For Charles II and his new regime, the philosophical and theological complexities of ‘Lex Rex’ were irrelevant, all that mattered was that Rutherford’s book provided a justification for the rebellion which led to the death of Charles I. Only Rutherford’s natural death in March 1660 saved him from the likely fate of public execution for High Treason.
Most Scots were quite happy to see the back of Oliver Cromwell
who had imposed a republican union of parliaments on Scotland. If Charles II had let sleeping dogs lie, the revival of the Covenants would probably not have occurred.
Unfortunately, Charles thought it would be a good idea to bring back the bishops. All ministers who been selected by their congregations since 1649 then had to be approved by the relevant bishop. In the Diocese of Glasgow and Galloway, 270 ministers refused to do so. To encourage compliance, in 1663 it was announced that any minister lacking his bishop’s approval would be removed from his parish. As a result, by 1666, 34 out of 37 ministers in the Synod of Galloway had been forced out from their parishes.
The outed ministers retained the loyalty of their parishioners however. Boycotting the parish churches, the people gathered in private houses and in the open air to hear their former minsters preach. These conventicles were then banned, but the people continued to attend. Fines were imposed on anyone attending a conventicle but the people refused to pay.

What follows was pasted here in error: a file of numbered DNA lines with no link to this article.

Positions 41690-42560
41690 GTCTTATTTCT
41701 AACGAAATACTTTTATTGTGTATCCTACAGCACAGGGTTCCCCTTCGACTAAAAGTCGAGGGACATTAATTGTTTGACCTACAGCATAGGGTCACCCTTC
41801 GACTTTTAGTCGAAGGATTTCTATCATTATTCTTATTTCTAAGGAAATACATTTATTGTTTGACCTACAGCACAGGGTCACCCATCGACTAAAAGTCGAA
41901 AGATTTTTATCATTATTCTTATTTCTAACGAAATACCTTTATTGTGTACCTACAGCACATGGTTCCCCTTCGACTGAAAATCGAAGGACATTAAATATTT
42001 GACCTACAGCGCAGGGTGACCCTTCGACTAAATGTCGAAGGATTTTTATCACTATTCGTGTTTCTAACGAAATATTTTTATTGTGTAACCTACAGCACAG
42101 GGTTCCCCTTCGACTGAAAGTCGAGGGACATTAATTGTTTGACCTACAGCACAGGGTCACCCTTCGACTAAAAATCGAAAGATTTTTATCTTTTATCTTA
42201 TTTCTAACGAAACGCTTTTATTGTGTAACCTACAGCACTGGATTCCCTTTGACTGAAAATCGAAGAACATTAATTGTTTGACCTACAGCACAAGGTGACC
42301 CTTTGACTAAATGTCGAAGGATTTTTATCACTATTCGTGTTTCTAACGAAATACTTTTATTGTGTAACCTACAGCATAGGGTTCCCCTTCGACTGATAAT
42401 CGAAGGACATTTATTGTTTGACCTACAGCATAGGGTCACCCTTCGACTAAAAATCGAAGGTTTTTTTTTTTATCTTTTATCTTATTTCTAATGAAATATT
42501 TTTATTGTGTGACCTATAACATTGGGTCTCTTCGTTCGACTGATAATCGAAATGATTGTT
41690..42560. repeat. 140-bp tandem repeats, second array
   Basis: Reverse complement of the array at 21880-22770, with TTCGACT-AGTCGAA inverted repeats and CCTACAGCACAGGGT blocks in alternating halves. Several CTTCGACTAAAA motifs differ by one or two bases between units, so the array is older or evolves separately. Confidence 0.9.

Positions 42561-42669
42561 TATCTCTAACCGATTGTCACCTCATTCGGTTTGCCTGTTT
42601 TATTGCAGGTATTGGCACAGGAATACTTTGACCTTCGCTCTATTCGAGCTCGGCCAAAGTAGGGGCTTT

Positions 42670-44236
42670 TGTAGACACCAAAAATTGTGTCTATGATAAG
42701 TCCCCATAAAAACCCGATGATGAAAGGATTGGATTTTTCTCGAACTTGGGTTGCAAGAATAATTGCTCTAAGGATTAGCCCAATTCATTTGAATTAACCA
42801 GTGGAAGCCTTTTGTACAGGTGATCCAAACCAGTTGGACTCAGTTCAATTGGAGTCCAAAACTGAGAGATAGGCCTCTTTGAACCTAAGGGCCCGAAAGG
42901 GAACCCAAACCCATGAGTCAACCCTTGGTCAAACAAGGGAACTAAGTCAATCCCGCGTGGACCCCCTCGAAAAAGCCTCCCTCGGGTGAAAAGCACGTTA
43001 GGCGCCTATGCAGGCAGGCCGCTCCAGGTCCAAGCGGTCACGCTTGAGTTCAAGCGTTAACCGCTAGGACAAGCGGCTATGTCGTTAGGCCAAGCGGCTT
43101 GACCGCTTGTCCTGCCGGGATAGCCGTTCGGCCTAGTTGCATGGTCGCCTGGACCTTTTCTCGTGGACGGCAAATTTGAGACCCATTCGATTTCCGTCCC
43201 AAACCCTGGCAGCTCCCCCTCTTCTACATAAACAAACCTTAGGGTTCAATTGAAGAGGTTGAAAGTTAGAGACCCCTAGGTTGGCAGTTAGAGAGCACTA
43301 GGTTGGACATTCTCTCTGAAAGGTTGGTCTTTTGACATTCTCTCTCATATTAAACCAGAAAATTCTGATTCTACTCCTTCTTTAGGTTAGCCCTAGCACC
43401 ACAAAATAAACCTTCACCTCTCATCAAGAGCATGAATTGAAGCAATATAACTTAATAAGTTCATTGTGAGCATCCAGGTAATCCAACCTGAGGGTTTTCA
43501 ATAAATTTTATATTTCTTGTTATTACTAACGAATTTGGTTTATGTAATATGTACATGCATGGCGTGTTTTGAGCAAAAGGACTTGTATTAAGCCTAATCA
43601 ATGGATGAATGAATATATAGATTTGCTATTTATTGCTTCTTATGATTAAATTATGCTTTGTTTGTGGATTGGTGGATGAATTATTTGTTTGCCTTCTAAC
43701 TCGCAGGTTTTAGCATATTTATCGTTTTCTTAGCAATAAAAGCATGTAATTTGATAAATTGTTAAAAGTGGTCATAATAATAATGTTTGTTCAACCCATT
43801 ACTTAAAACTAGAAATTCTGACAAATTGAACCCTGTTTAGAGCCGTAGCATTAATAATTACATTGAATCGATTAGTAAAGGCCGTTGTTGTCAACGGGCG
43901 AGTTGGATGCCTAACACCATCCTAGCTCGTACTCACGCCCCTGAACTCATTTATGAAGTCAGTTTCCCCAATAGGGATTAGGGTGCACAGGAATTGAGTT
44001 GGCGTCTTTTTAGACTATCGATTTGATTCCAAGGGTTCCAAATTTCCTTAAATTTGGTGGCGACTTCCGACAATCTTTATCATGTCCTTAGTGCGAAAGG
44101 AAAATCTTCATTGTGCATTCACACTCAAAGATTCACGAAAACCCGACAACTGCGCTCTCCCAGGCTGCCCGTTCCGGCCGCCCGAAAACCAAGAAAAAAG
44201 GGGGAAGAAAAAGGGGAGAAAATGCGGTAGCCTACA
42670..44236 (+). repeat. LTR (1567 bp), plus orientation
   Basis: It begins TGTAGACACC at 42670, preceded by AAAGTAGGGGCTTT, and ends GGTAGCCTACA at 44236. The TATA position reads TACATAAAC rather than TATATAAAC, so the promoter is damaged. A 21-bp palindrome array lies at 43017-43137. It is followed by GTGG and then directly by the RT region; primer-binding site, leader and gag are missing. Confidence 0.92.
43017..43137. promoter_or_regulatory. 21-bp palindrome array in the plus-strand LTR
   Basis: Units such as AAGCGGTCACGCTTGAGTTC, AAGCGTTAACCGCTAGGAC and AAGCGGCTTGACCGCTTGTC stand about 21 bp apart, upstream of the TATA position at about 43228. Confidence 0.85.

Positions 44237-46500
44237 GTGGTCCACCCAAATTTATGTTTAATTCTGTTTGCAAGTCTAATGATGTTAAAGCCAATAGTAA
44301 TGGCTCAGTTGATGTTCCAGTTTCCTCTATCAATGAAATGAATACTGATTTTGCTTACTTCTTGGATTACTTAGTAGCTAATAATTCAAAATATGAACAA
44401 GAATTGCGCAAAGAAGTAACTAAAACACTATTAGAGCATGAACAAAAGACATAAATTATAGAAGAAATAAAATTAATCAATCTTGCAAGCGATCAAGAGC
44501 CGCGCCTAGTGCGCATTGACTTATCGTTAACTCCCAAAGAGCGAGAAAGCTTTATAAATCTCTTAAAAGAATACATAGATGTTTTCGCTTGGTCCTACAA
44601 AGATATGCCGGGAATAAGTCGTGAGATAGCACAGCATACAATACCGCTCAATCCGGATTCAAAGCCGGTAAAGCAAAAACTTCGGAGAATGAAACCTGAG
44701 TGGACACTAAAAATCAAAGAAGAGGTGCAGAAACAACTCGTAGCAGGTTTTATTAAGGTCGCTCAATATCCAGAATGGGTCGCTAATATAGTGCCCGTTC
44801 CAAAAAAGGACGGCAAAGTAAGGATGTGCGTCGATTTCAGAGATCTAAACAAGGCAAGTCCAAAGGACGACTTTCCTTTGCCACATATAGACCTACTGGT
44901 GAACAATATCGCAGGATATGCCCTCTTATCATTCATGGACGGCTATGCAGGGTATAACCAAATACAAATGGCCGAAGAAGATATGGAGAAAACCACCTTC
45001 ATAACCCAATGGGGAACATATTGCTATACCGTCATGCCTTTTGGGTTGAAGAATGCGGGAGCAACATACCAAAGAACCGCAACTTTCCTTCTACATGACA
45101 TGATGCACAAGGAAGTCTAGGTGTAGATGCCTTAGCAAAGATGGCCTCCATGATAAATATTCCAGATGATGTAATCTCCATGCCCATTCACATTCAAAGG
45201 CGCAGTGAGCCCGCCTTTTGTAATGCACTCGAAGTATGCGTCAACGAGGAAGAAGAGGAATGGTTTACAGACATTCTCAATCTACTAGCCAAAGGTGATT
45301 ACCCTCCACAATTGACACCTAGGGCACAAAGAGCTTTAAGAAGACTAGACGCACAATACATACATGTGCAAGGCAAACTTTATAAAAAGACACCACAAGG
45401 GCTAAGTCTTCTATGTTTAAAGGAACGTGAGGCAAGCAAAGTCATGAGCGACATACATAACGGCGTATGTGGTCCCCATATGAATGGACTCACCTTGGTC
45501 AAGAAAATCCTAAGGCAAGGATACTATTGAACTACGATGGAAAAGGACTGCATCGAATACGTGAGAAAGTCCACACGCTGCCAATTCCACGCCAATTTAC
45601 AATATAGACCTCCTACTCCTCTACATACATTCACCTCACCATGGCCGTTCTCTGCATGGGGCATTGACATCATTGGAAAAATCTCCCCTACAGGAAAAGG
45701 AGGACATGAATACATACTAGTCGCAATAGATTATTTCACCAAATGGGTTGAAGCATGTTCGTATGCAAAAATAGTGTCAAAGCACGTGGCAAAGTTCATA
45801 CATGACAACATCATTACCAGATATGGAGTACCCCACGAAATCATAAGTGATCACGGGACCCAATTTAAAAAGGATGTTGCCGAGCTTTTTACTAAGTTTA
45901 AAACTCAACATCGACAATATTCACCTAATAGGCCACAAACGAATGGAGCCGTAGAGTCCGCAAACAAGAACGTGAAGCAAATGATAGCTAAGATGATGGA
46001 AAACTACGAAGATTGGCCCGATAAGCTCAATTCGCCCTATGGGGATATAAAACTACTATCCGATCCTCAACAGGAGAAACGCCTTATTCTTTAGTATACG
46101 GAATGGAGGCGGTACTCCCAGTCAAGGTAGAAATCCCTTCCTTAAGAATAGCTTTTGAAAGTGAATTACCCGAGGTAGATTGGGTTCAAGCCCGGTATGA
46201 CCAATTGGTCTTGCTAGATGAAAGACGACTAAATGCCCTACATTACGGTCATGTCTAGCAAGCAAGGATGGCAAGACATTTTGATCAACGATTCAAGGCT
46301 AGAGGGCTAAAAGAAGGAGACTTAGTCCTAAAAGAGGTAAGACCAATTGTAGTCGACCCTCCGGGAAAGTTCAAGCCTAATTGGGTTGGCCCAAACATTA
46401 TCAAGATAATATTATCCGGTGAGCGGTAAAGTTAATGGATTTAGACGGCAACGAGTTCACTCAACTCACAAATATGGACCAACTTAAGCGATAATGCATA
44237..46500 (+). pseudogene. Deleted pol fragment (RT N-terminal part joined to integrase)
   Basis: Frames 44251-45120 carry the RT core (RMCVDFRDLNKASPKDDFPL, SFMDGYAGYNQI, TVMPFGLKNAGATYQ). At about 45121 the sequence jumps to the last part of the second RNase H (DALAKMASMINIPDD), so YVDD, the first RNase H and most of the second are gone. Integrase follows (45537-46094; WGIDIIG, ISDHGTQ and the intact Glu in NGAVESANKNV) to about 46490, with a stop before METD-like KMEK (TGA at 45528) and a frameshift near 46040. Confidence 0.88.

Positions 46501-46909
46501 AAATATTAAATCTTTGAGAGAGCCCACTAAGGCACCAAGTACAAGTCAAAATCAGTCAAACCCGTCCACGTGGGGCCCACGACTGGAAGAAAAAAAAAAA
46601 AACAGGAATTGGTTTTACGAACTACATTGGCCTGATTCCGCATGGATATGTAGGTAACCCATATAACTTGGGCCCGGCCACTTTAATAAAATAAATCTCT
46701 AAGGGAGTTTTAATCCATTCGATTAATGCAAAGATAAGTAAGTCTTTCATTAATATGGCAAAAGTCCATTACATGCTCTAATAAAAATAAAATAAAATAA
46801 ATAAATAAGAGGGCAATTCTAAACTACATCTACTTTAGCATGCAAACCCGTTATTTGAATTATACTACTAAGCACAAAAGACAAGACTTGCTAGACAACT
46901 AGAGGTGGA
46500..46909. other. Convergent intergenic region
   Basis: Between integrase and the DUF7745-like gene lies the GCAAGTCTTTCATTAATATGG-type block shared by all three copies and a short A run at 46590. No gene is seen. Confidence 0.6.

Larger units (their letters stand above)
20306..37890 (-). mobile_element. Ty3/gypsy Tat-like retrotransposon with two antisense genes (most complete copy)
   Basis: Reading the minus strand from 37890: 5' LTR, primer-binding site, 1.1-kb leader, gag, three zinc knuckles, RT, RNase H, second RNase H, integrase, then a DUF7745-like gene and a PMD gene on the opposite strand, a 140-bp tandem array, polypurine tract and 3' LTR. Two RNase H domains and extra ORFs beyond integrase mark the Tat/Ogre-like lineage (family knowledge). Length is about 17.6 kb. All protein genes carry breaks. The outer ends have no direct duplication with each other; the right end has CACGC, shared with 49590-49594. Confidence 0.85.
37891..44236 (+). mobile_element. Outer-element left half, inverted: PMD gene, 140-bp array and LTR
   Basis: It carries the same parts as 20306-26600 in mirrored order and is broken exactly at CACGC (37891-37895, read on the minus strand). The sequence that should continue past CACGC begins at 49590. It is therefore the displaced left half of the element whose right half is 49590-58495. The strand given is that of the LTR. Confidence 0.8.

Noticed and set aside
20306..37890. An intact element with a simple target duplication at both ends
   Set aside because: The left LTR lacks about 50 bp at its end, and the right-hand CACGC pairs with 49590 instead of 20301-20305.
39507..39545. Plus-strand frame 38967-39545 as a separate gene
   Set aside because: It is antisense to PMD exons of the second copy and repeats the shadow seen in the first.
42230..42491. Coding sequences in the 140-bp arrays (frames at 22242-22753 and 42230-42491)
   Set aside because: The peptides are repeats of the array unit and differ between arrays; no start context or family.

To enforce the law and disrupt the conventicles in Kirkcudbrightshire, in March 1666, Sir James Turner and 160 foot soldiers were dispatched to the county. Turner was supposed to have used the fines to line his own pockets and his troops, quartered on suspected conventiclers, acted so roughly the bishop of Galloway was moved to appeal for leniency.
Turner ignored the bishop and continued to milk actual or alleged conventiclers for fines until a few brave souls in St Hon’s Town of Dalry fought back in November 1666.
But was the uprising which began in Dalry and continued on and off for the next 22 years a religious or a political struggle? Hector MacPherson who studied the Covenanters religious and ethical thought was in no doubt.